Newsom casts political blame in new California vaccine push

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SACRAMENTO, Calif. (AP) — Making a fresh push for vaccinations as coronavirus cases climb in California, Gov. Gavin Newsom turned political as he announced new requirements for state workers and health care employees to show proof of vaccination, blaming “right wing” politicians and media for perpetuating misinformation about the shots.

“They’re misinforming people, they’re literally putting people’s lives at risk,” Newsom said on MSNBC, echoing similar comments in a news conference and on CNN Monday, where he specifically criticized Republican Rep. Marjorie Taylor Greene of Georgia and Fox News host Tucker Carlson.

Newsom's comments veered far from his steadfast statements throughout the COVID-19 crisis, during which he's batted away questions about pandemic politics and often passed on opportunities to criticize Republicans.

The new approach comes against the backdrop of a September recall election seeking to oust Newsom, fueled by anger over his response to the pandemic.

Newsom's frustrations flashed as he announced he will require state employees and millions of health care workers, public and private, to show proof of vaccination or be regularly tested, a policy in line with a growing number of Democratic-run cities.

After Newsom mentioned Greene repeatedly, she responded by calling him a “communist dictator” on Twitter. In his response, he accused her of “literally killing Americans” by spreading misinformation. Greene has compared vaccination and mask mandates to the Holocaust and was suspended from Twitter for 12 hours last week after spreading vaccine misinformation. On Sunday night, she likened decisions by business owners to exclude unvaccinated customers to “segregation.”

Monday's announcement allows Newsom to take a clear step aimed at boosting the vaccination rate while avoiding imposing broader mandates and restrictions that could further frustrate voters. His political comments appeared aimed at motivating his Democratic base by linking the recall to what he calls extremist Republicans.

In California, Democrats outnumber Republicans by nearly 2-to-1 and one of Newsom's strategies has been to nationalize the race.

“Anything he can do to emphasize who’s behind this and who’s attacking him is all for his own political good,” said Garry South, a Democratic strategist who worked for former Gov. Gray Davis, who got recalled in 2003.

Rob Stutzman, a Republican strategist who worked opposite South in the 2003 recall, agreed that such sparring only benefits Newsom in the heavily Democratic state.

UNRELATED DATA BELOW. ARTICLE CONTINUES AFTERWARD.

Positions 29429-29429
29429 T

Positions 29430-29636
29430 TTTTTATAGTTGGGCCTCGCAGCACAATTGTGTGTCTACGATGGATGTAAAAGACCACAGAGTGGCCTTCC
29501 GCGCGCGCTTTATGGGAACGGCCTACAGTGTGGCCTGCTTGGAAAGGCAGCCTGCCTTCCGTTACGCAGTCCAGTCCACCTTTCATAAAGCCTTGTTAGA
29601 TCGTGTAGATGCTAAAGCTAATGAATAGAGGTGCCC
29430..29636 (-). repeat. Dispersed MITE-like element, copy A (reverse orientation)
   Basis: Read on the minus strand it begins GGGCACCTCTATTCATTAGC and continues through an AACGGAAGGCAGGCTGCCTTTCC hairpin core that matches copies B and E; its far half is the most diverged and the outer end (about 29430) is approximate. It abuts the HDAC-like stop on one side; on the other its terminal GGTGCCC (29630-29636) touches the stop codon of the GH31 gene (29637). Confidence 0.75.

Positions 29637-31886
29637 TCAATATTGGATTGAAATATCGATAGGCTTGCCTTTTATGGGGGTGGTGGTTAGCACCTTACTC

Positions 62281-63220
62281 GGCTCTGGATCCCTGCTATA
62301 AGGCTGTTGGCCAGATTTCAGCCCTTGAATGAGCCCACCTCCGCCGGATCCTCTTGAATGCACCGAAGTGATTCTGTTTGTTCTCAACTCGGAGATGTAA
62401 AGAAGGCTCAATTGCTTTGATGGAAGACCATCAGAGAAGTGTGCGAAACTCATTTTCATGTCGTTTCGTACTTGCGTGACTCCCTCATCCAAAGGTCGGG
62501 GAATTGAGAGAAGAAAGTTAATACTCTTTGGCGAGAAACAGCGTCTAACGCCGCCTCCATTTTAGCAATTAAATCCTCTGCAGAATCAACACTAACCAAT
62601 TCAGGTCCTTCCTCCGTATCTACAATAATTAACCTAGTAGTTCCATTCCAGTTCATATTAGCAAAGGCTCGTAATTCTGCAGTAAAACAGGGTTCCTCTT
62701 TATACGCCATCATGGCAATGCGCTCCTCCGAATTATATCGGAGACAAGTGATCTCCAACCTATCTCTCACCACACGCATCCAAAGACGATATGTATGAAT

“Newsom needs to inject some intensity into his base,” he noted on Twitter.

Under the new rules, employees who do not provide verification of vaccination must submit to testing once or twice a week and wear a mask while working. Vaccine verification also will be required in jails, homeless shelters and other places where people congregate, Newsom said. It’s not clear who will pay for the tests.

While about 62% of all eligible Californians are fully vaccinated, the state has struggled to make significant progress in recent weeks. Infections and hospitalizations are rising, with the delta variant now making up an estimated 80% of cases in California, though the growing numbers are still far below the winter peak.

“An individual’s choice not to get vaccinated is now impacting the rest of us in a profound and devastating and deadly way,” Newsom said.

While many of people who have not yet been vaccinated are merely hesitant, political sparring may not persuade more of an effort to get the shots.

A poll from The Associated Press-NORC Center for Public Affairs Research released last week found 43% of Republicans said they had not been vaccinated or definitely wouldn't be compared to 10% of Democrats. It was taken before some Republicans and cable news personalities began urging vaccination last week.

Broadly, several epidemiologists praised Newsom's new policy as one that will encourage vaccinations and potentially lead other private sector employers to follow suit. Medical professionals applauded the rules, saying it’s legal, ethical and necessary given a national surge driven by the highly contagious delta variant.

“He’s really showing leadership to strengthen the case for vaccination, which the entire country is trying to make,” said Dr. Monica Gandhi, an infectious diseases professor at the University of California, San Francisco.

Newsom has been hesitant to reimpose requirements on masks or social distancing since he allowed the state to reopen on June 15. Meanwhile, counties have forged ahead. Los Angeles County, home to a quarter of the state's population, is again requiring masks for people in indoor settings, and several other counties have encouraged it.

Dozens of national health care organizations released a letter Monday pleading with health care and long-term care home employers to mandate employee vaccinations. The San Francisco Bar Owner Alliance said it will recommend its hundreds of members check for proof of vaccination or a recent negative COVID-19 test result before allowing guests inside.

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Har reported from San Francisco.

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